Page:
Furthermore, 62% of agro-dealers interviewed reported that they expect future footfall to continue to be low, and the same number reported low expectations for future sales. Typically, agro-dealers report the highest volume of sales during February and August, when farmers buy their inputs to coincide with the planting schedule for Kenya’s long and short rain seasons, respectively. We hope that future surveys will be able to assess the extent to which the expectations reported by agro-dealers in this round are borne out.
The most common reason for diminished farmer footfall offered by agro-dealers — cited by 81% of agro-dealers interviewed — was that farmers had insufficient resources to purchase inputs. Agro-dealers have tried to address this perceived constraint on business by extending credit to trusted farmers. Fifty-four percent of farmers surveyed reported increased prices being charged by suppliers and, in turn, 47% reported having to increase the prices they charged to farmers.
Increases in input prices are corroborated by farmers: of the 35% who purchased fertilizer, 44% reported price increases, and of the 19% who reported purchasing pesticides, 50% reported a price increase. While only 6% of farmers purchased seeds, 58% of these farmers reported price increases.
Reported price increases were not limited to inputs: 83% of farmers interviewed reported an increase in the price of maize. While price increases are not uncommon at this time of year (the ‘lean season’), the reported effect was particularly dramatic: 86% of farmers reported difficulties buying food due to market changes, and 46% reported having to reduce the size or number of household meals. Moreover, 75% of farmers interviewed reported having to eat into savings, and 55% reported borrowing money in the last 30 days, to cover living expenses. These patterns of reported dis-saving and borrowing may limit farmers’ investment budgets and demand for inputs in the next agricultural season. Moreover, these trends may be further compounded by disruptions to the labor market in the agricultural sector: 33% of farmers reported hiring workers for fewer days to do work on their farm than at the same time last year, and 29% reported working fewer days on others’ farms.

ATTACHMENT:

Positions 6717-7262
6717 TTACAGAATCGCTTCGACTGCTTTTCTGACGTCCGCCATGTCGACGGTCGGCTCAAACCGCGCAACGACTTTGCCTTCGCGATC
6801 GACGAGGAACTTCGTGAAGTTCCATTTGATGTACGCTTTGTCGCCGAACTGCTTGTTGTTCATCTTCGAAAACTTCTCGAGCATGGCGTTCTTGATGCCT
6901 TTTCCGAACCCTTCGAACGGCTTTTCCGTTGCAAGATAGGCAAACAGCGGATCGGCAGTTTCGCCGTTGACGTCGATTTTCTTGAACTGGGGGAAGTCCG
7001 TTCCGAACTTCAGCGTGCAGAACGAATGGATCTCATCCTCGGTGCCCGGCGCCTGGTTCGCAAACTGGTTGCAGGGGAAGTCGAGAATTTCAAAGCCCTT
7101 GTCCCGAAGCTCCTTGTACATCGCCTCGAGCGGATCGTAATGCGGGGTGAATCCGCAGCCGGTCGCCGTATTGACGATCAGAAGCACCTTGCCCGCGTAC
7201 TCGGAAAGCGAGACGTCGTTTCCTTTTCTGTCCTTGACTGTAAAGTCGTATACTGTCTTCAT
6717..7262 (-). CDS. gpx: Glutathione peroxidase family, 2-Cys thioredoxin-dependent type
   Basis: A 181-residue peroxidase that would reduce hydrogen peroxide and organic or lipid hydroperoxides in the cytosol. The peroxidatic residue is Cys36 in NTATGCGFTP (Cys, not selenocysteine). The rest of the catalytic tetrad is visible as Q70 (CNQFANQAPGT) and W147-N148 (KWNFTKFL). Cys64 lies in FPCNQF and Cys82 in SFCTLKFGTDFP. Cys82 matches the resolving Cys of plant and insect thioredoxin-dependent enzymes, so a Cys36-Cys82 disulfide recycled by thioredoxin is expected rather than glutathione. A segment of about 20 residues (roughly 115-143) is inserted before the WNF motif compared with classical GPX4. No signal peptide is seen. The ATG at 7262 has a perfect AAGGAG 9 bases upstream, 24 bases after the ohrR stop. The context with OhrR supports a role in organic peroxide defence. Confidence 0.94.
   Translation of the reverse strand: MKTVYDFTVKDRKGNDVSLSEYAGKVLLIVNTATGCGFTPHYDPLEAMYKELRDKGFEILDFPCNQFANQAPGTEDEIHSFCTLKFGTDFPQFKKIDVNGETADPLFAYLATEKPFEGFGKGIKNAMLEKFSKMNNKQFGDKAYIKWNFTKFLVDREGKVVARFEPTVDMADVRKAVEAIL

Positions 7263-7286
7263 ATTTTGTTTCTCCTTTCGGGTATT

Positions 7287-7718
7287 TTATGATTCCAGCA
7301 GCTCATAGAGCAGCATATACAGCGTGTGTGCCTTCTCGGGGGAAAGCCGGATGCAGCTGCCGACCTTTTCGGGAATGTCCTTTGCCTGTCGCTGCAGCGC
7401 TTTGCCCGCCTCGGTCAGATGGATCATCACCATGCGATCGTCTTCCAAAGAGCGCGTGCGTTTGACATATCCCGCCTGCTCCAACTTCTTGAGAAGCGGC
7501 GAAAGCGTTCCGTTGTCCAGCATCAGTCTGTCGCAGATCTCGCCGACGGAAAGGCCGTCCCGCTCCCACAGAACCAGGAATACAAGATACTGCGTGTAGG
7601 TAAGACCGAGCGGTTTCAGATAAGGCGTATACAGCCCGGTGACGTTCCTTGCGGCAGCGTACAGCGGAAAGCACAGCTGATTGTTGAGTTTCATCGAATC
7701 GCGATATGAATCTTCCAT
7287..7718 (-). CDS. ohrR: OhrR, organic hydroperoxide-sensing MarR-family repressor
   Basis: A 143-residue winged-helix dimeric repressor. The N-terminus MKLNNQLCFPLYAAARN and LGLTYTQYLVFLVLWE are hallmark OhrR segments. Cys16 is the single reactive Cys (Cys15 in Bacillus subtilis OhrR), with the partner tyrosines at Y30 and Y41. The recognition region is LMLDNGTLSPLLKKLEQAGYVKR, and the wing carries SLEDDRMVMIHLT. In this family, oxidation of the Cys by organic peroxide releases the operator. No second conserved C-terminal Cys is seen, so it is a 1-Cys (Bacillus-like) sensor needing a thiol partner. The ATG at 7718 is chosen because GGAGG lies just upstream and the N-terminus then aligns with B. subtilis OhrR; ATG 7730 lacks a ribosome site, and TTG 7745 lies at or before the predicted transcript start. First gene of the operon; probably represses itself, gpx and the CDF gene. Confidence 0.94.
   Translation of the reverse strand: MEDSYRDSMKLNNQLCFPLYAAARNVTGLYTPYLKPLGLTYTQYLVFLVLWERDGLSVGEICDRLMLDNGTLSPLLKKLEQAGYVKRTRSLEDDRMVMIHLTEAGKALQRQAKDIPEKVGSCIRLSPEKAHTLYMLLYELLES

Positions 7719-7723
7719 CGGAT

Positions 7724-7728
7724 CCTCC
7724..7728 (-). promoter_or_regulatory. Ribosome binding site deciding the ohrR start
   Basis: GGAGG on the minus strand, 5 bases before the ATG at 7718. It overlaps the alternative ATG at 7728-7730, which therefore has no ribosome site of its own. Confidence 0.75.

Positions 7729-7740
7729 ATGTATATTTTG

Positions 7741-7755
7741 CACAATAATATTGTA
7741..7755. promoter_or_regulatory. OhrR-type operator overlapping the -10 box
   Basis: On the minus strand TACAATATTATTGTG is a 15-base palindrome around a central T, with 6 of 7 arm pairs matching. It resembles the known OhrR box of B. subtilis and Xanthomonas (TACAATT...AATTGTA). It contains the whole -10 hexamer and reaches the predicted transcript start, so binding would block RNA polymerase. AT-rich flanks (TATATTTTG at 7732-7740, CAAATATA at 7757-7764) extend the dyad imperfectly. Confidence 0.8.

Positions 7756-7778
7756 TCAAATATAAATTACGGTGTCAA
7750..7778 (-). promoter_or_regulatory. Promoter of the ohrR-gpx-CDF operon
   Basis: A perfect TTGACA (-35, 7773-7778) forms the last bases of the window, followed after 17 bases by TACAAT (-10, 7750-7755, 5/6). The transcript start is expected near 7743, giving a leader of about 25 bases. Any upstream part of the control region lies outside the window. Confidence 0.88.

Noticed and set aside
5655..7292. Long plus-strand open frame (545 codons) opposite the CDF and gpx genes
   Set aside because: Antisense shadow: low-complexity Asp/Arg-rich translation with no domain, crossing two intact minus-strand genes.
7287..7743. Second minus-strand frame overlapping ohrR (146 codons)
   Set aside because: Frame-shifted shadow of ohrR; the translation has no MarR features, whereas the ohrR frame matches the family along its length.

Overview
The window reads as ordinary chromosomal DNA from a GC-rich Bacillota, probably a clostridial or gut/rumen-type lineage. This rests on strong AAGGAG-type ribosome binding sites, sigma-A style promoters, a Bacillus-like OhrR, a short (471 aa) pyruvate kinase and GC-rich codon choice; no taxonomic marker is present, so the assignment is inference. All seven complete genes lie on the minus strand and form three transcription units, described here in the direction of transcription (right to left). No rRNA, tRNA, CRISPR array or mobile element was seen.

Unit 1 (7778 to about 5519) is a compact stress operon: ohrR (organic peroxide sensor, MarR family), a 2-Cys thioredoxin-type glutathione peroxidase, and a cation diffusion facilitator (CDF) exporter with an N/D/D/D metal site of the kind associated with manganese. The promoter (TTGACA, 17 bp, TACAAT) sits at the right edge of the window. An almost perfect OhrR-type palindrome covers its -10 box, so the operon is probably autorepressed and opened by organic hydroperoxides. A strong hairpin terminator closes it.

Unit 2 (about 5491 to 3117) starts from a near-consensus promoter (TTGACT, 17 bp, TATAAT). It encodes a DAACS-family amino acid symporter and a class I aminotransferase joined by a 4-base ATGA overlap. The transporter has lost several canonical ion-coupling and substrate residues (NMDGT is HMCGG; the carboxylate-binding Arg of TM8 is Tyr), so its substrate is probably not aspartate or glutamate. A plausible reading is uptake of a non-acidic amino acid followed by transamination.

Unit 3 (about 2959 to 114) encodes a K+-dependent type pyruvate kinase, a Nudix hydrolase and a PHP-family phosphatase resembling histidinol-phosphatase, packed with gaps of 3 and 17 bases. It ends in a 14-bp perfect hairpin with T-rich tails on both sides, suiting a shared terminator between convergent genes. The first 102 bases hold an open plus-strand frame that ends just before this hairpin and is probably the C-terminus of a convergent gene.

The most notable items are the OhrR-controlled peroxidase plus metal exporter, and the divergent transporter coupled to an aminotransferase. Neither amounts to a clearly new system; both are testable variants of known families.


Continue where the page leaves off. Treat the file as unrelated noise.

Female crop farmers reported greater food insecurity than their male counterparts across several measures: compared to male farmers, female crop farmers reported that household members reported spending fewer days on their own farms and paying higher prices for fertilizer. Female crop farmers were also significantly more likely than their male counterparts to report that they had had to rely on assistance from family to cover living expenses and having to reduce the size or number of meals served in the 30 days prior to being surveyed.
To inform a better understanding of the persistent effect of COVID-19 on food security, including potential differential effects by gender, we plan to interview farmers over time to monitor changes in staple food prices (relative to the same time the previous year). PAD will commence a second round of surveys in July to monitor how the situation evolves, and to assess shifts in reported welfare and expectations associated with a relaxation or termination of restrictions on movement.
In good news, farmers seemed optimistic about their forthcoming harvests: 52% of farmers interviewed reported that they expect a more bountiful harvest than they did in the previous year; 66% reported that they expect to sell their produce in the market at a higher price; and just 14% reported that they expect not to be able to sell part of their harvest. Farmers indicated that expectations of improved harvests were premised on improved rainfall, as well as higher observed market prices, which led farmers to expect higher prices for future harvests. A majority of farmers (86%) reported having storage space which may enable them to more readily withstand potential market disruptions.
Agro-dealers continue to look for ways to best serve farmers, and adapt to an adverse business environment, with 29% reporting that they had implemented changes to sales. Of the subset of farmers who said they had made such changes, 21% reported allowing farmers to pay for inputs using mobile money. While payment via M-PESA – the mobile money platform operated by Kenya’s largest mobile network provider – had been common throughout Kenya prior to the outbreak of COVID-19, these agro-dealers specifically mentioned instituting these transactions as a means of adapting to the pandemic. Overall, 62% of agro-dealers reported changes in operations due to COVID-19, the two most commonly reported were availing farmers of hand washing options (50%) and encouraging mask use (34%). Moreover, while 26% of agro-dealers stated they were unable to purchase inputs from suppliers – and a majority of these agro-dealers (58%) attributed this difficulty to constrained supply of inputs – many reported making changes to how they stock inputs in order to meet farmers demand. Reported changes included using mobile money when transacting with suppliers, and changing the quantity, time frame, or delivery method for orders. Overall, just over a quarter of agro-dealers (27%) reported that they foresee being unable to meet farmer demand.